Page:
The Spice Island Zanzibar

Zanzibar is an amazing place, rich in history, culture and with some fantastic beaches, BUT, the tourism is partly ruining it. Western tourists with little respect for the local life, walking through the streets in hotpants and bikini tops, while most local women wear nikabs and burkas. Guys trying to immitate the western boys by drinking and smoking while trying to pick up the girls that pass by. Many times successfully too, especially among the older ladies. This was more the case in the resort areas by Nungwe Beach, where I felt like just another mzungu tourist when walking through the village. When asking for bananas they gave me a price ten times higher than what I would pay in Dar es Salaam, or more than twenty times the amount I would pay on the country side.

Paje Beach in the South West was not as bad. Here they had budget bungalows for backpackers right in the village and the locals seemed to be more of a harmony with the tourists. It was a quiet place to go for kitesurfing in the day and bonfires on the beach in the night.

Stone Town city was also beautiful with traditional arab architechture- especially the doors and balconies were something taken out of the Aladdin world. This is because Zanzibar was ruled by the Omani people and this is why you will hear the mosque prayers five times a day and see men walking around with fez like hats and their white thawb dresses.

The house of wonders

In Stone Town I got to sleep on the office floor of a travel agency called Monda Africa, which I had been refered to by a friend in Uganda. During my three days there I got to see the main sights of the Slave Market (very much like the ones in Western Africa), the Hammam, the house of wonder (because it was the first house to get electricity), the market and the Fodhani garden where boys were jumping from the docks and people were dancing capoira on the beach. Although it was good to walk around and pick a little seafood from each stand I found it to be a bit exhausting as people were pulling your arm and shouting at you at the same time to buy their food.

The Fodhani Food Market

All in all I think Zanzibar has been fantastic, but I hope for their future that they can preserve cultural heritage so that the island will just be another playground for western tourists.

Jaws Corner where you can drink tea and play dominoes with the locals

Onboard the Tanzanian Central Line Railway

I loove trains, and I have already completed the most famous train rides I can think of; from the Trans Siberian Railway to the Silk Road and riding on top of the World’s longest train in Mauritania.

The Tanzanian Central Line was no different. It was old with curtains, furniture and wall coverings from the 70s. The carts were bumping up and down and swinging from side to side as the train was moving, making my mind drift off in the day and rocking me to sleep in the night.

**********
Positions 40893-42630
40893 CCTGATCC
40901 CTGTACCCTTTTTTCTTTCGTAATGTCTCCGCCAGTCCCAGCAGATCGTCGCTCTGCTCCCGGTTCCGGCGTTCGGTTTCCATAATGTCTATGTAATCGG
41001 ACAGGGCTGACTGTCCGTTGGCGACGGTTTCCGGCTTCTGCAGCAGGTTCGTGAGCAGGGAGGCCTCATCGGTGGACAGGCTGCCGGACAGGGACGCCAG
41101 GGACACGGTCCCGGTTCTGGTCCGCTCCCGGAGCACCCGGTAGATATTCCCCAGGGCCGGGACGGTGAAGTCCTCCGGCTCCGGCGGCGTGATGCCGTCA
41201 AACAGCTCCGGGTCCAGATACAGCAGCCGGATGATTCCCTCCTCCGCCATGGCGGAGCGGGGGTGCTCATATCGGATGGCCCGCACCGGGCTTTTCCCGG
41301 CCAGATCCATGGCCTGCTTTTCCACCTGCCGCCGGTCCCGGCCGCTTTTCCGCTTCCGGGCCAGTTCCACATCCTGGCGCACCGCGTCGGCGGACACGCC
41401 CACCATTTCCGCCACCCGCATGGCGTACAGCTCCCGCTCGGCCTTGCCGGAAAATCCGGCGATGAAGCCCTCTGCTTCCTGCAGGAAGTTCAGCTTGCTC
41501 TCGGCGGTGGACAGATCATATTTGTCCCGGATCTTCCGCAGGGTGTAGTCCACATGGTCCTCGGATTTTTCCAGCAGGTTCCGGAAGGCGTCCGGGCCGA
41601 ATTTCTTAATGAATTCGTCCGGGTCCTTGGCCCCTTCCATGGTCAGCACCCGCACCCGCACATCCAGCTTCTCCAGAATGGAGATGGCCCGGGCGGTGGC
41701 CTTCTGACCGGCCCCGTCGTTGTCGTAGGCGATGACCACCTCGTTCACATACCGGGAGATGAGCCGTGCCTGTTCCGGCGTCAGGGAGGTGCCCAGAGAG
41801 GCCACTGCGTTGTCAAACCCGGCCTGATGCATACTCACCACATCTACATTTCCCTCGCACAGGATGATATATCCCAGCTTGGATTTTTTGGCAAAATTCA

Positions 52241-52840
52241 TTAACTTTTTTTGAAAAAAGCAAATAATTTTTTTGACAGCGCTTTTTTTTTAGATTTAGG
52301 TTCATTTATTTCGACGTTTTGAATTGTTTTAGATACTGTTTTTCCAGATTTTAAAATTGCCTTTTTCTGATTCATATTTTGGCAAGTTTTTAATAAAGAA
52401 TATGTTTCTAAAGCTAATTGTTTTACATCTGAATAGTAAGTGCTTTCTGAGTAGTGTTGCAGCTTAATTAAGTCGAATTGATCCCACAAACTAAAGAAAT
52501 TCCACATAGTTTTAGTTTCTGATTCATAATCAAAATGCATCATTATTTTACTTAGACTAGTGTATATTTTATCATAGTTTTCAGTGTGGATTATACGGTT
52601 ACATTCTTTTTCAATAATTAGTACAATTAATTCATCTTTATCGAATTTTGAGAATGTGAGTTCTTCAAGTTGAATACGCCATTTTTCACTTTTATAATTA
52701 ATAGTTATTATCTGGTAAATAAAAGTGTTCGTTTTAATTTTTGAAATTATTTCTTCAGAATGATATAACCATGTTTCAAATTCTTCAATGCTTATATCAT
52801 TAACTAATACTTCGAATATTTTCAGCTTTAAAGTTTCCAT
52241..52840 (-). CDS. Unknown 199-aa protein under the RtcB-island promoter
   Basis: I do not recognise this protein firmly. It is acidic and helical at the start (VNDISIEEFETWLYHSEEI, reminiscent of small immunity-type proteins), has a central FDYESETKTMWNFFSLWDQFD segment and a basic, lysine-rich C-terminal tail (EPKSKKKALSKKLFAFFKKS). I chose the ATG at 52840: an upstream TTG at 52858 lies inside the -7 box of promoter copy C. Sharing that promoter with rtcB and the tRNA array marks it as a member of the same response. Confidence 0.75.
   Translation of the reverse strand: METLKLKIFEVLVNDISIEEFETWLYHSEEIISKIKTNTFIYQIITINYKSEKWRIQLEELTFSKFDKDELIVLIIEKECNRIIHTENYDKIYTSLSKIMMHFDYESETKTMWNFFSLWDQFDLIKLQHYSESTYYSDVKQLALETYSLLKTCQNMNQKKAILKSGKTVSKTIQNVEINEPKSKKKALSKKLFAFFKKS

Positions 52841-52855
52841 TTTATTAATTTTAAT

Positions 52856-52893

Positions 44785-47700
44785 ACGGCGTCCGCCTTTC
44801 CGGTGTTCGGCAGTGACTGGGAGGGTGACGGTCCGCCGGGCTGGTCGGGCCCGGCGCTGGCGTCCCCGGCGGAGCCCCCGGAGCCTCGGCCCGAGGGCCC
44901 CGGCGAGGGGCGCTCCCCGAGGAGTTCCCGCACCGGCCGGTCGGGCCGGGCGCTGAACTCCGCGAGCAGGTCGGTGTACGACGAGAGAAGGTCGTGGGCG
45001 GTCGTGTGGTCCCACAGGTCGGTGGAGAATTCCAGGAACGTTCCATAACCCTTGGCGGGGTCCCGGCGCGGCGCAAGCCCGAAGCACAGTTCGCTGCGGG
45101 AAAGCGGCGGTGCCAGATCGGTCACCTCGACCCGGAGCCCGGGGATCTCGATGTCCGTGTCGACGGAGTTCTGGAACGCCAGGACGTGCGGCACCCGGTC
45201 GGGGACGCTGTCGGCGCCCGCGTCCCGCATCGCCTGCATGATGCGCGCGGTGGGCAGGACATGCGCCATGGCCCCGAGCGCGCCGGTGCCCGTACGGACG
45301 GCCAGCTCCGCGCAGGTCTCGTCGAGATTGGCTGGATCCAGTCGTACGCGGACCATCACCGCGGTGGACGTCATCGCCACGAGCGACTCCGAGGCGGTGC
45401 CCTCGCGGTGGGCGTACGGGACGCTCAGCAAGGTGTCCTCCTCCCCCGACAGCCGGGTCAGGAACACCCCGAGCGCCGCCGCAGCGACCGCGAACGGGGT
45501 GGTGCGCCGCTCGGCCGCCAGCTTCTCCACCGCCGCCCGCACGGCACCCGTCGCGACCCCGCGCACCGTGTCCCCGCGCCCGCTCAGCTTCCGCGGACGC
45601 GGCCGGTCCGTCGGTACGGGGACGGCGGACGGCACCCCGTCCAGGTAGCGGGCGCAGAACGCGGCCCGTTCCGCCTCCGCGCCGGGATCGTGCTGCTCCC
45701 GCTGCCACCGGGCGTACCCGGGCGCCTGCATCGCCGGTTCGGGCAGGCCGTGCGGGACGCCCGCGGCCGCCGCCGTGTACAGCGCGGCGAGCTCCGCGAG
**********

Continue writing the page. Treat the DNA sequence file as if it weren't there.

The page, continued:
A first class compartment in Africa

I was lucky enough to get to know Emmanuel, one of the police guards on the train. His friendship was easily bought with a beer and letting him watch movies on my conputer. He told me stories from how weekly they have robbers climbing on top of the roof to steal bags through the windows. One time the had taken a baby as it was mistaken for being a bag, but luckily they had found it in a train station aftwards.

Time was mostly spent sitting in the restaurant chatting with Emmanuel and others, drinking big, lukewarn Kilimanjaro beers for one dollar each and watching movies in my “first class” compartnent which was right next to the kitchen. Whenever someone were ordering dinner I could hear the chicken scream next door as they were slaughtered. With no fridges on board thats how you keep the meat fresh!

Total time was 38 hours which went by fast. Every stop I could run after the train and jump into it in the lsst second and I was allowed to go on the roof and hang out through doors and windows- you dont get to do that riding trains in Europe!

Kigoma on Lake Tanganyika

Kigoma is the kind of place I think that it would be nice to live in for a couple of years. It’s small, safe, but still has everything you need. There is a small expat community, but more in the humanitarian sector than anything else, so most locals have good respect for the Mzungus/white people living there and don’t just think of them as people who have come to exploit business opportunities like you would find in bigger cities.

Kigoma is also a historical city. The suburb of Ujiji has one of Africa’s oldest (yet least impressive) markets and is also the place where Stanley found Dr.Livingston under a mango tree in October 1871, two years after receiving the assignment from his editor in New York to find him. This is also where Stanley’s famous quote “Dr.Livingston. I presume” comes from.

Kigoma has also proven to me that you don’t need to pay hundreds or thousands of dollars on safari tours in order to see the wildlife in Tanzania. When we went to Jakobsens, a Norwegian run beach guesthouse on Lake Tanganyika there were wild impalas and zebras on the way. When driving just a few kilometers out of town towards Uvinza we also saw hippos, baboons and chimpanzees, and the excitement of seeing them in the wild was much bigger than when spotting animals on the many safari trips I have done before.

Kigoma is also well connected, being on the border between Burundi, Tanzania and Congo and the next few days I will ride the Tanzanian Central Railway all the way from here to the Tanzanian coast.